Citrus Salts

I have been whizzing up all sorts of citrus & veggies into delectable gourmet citrus salts. So quick, so easy, and a good way to make use of small quantities of tasty things – and then you have a whole flavour bank to choose from while cooking up a storm!

What you need:

Small quantities of vegetables such as celeriac (especially forgotten celeriacs starting to dry out in the veggie basket!), parsnips, garlic (can’t have enough of it) and onions, herbs of all kinds to suit your taste.

One and twos of oranges, lemons, limes…whatever you can get your hands on, even bergamots of you are lucky enough to have them.

Relatively fine grained, pure (no additives!) salt*.

What you do:

Peel/skin and roughly chop your collection of vegetables and place them in a food processor or blender.

Add the zest of whatever citrus you are using and some of the juice if you like – not too much, though, otherwise your salt mixture will take ages to dry out again.

Add the same quantity of relatively fine pure (no additives!) salt* as you have of the other ingredients (50% salt, 50% other ingredients). Whizz everything up together until you have a fine, even mix. Spread your salt mixture out thinly on a large baking tray or similar and either leave to dry on the heating or in the oven at 50°C, with a wooden spoon holding the oven door ajar, for 2-3 hours.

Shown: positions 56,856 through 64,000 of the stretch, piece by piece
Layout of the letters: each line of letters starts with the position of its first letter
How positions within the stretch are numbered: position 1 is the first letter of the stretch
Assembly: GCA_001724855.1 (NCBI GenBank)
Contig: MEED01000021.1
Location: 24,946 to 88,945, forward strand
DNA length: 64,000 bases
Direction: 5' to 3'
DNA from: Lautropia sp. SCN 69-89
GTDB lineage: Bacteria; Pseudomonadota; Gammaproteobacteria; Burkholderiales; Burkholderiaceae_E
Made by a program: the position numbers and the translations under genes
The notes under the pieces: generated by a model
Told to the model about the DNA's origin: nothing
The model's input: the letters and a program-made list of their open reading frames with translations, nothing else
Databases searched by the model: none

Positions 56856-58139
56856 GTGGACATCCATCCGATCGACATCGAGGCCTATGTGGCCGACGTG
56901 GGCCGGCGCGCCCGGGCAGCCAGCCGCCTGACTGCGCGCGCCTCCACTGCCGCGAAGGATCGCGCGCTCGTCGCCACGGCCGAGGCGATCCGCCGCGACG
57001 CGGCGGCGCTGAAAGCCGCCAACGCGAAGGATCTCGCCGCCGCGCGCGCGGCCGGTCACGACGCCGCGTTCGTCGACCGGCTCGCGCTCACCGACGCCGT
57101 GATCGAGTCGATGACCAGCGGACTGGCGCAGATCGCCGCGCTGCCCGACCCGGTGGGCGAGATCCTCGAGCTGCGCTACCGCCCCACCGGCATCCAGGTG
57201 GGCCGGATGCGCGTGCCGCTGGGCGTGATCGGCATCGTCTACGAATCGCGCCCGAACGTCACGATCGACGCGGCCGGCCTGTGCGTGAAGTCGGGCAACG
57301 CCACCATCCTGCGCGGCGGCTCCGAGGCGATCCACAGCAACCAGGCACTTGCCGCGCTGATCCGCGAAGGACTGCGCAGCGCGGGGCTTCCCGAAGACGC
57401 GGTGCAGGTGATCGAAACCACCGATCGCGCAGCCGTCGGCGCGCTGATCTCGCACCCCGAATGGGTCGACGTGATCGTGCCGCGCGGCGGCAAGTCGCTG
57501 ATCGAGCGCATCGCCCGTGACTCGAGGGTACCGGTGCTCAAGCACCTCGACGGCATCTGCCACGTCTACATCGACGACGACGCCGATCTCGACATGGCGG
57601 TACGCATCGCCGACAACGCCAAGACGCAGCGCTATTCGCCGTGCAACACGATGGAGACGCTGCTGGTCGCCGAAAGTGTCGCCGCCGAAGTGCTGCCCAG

Once the salt is completely dry, whizz it again in the food processor to break up any dried lumps and store in airtight glass jars.

My current combinations:

Lemon & Lime & Garlic & Celeriac Salt

Bergamot & Orange & Garlic & Celeriac & Parsley salt

Lemon & Parsnip & Parsley & Garlic Salt

being used to flavour everything from soups & salads, pastry & breads to mains & sides.

*salt: quality matters here and I prefer rock salt over sea salt, on account of us having allowed microplastic to have completely pervaded our oceans: up to 1800 microgramms of microplastic per kilogram of Fleur du Sel, for example, detected in a study published in January 2018 by scientists at the University of Oldenburg, Germany.

3 thoughts on “Citrus Salts

  1. Pingback: Dandelion Sugar and Meadow Herb Salt | An Edible Landscape

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